Sorry I'm late to this news, but as usual I'll try to compensate by being thorough! Last week, planetary astronomers Anne Verbiscer, Michael Skrutskie, and Doug Hamilton published a paper in Nature succinctly titled "Saturn's Largest Ring." In the paper, they announce the discovery, using the Spitzer infrared space telescope, of a gargantuan, previously unseen ring around Saturn, encompassing the orbit of Phoebe.
First, let's start with some background on the scale of Saturn's known rings. (Click here to skip the background and go straight to the Spitzer results.) You can measure the extent of the rings in kilometers, but astronomers and Cassini mission people both seem to find "Saturn radii" to be a handier unit that helps them have a better intuitive feel for the scale of things. One Saturn radius, abbreviated as R-subscript-s but usually written just as Rs to make things easier, is 60,330 kilometers. Beginning at Saturn's center, one radius gets you to Saturn's cloud tops. The main ring system, the part that's almost perfectly flat and aligned with Saturn's equator, includes the D, C, B, A, and F rings and is just a bit more than twice Saturn's diameter.
Moving out from the main ring system, you get to the first ring that's extended vertically above and below the ring plane, and that's the G ring. In 2008, Cassini's imaging team discovered a tiny moon, now named Aegaeon, that orbits within it and is most likely the source of the material that makes up the G ring. Whenever rocks of any size smack into Aegaeon -- and there's plenty of such bodies wandering around the Saturn system, so such impacts are relatively frequent -- ejecta sprays off from the collision. Aegaeon is so tiny that its gravity is incredibly weak; the ejecta doesn't crash down to land back on the moon but instead winds up orbiting Saturn. The ejecta's orbit is pretty similar but not identical to Aegaeon's orbit, so you wind up with a ring of material composed of millions of tiny particles, each on its own orbit. The G ring extends to about 2.9 Rs.
Next you get to the E ring. Unlike the G ring, which is dusty, and indeed unlike most rings observed anywhere in the solar system, the E ring is blue in color and composed predominantly of relatively uniformly sized particles of ice. It is enormous, going from about 3 Rs maybe all the way to the orbit of Rhea at almost 9 Rs. It varies in density, and is densest at the orbit of Enceladus, at 4 Rs. These characteristics of the E ring made planetary astronomers strongly suspect that some kind of internal geologic activity on Enceladus was supplying the E ring, and of course Cassini proved that surmise to be true.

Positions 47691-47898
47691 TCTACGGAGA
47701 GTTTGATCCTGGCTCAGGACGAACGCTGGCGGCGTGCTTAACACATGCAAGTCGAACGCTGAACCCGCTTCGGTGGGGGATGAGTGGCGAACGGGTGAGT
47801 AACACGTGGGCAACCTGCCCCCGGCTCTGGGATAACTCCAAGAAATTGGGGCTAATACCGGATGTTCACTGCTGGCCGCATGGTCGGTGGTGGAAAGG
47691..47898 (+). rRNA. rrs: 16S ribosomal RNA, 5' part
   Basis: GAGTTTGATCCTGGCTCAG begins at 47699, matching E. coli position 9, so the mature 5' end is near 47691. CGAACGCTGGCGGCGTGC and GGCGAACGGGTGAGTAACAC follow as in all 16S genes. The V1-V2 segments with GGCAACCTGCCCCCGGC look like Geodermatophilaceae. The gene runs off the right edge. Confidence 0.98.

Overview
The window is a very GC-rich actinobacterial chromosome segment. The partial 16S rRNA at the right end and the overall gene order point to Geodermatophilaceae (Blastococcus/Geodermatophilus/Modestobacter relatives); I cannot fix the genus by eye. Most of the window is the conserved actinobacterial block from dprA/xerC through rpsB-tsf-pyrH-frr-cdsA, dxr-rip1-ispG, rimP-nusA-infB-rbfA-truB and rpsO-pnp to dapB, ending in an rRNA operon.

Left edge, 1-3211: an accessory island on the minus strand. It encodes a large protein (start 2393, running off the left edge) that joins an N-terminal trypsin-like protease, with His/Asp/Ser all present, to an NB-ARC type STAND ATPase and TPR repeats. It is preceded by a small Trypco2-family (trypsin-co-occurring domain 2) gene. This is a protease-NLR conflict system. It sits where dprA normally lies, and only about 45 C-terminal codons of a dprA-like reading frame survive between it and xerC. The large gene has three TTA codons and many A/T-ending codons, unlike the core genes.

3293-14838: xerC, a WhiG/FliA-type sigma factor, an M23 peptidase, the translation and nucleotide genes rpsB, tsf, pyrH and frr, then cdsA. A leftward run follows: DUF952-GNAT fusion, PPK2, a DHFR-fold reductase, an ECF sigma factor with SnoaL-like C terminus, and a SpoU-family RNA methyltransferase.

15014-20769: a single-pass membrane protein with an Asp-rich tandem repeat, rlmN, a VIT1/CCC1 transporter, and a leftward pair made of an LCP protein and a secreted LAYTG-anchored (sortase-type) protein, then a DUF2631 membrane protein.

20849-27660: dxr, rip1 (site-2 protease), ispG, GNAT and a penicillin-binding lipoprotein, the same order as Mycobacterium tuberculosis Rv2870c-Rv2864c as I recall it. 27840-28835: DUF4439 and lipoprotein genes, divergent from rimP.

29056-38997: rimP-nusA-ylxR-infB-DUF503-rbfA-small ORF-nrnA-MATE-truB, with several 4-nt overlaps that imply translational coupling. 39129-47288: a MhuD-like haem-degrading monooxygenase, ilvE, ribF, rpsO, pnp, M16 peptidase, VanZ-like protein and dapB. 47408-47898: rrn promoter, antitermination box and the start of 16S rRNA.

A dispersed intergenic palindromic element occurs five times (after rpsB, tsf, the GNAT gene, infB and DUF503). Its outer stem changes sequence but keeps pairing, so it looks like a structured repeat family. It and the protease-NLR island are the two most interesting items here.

And that's it; that's the extent of the ring system known before this discovery. It went out to about 9 Rs. Here's a photo of the ring system from Earth, taken during the last Saturn equinox and ring plane crossing in 1995. During the equinox, we see the rings edge-on, which makes it easier to spot faint rings using a telescope; their entire radial thickness is collapsed into one line across the sky, so you're effectively seeing a much thicker pile of dust.
E ring: 9 Rs. So when I say that the new ring discovered by Anne Verbiscer and her coworkers extends from 128 to 207 Rs, you should really be pretty amazed.
Most of Saturn's moons are part and parcel of the main ring system -- the E ring includes the orbits of Mimas, Enceladus, Tethys, Dione, and possibly Rhea. In terms of their distance from Saturn, you can think of them as the "single-digit-Rs" family. These moons all look pretty similar.
Beyond Rhea, the moons are suddenly spaced much farther apart, and have very different appearances. You have cloudy Titan and dark Hyperion at about 20 and about 24 Rs. Next comes two-faced Iapetus, which -- unlike all the moons I've listed so far -- has a notably inclined orbit and is all the way out at almost 60 Rs. This is the double-digit-Rs family.
Beyond Iapetus, there's another big gap and then you get to another totally different family. These moons tend to be very, very small, only a handful of kilometers in diameter, and they have inclined, eccentric orbits that are anywhere from roughly 200 to 400 Rs -- the triple-digit-Rs family. Their odd orbits have made astronomers suspect that they didn't form with Saturn but instead are captured wandering bodies -- Centaurs or even Kuiper belt objects. Standing out among these because of its size is Phoebe, which is 215 kilometers across, the only one that has ever been seen up close by a spacecraft.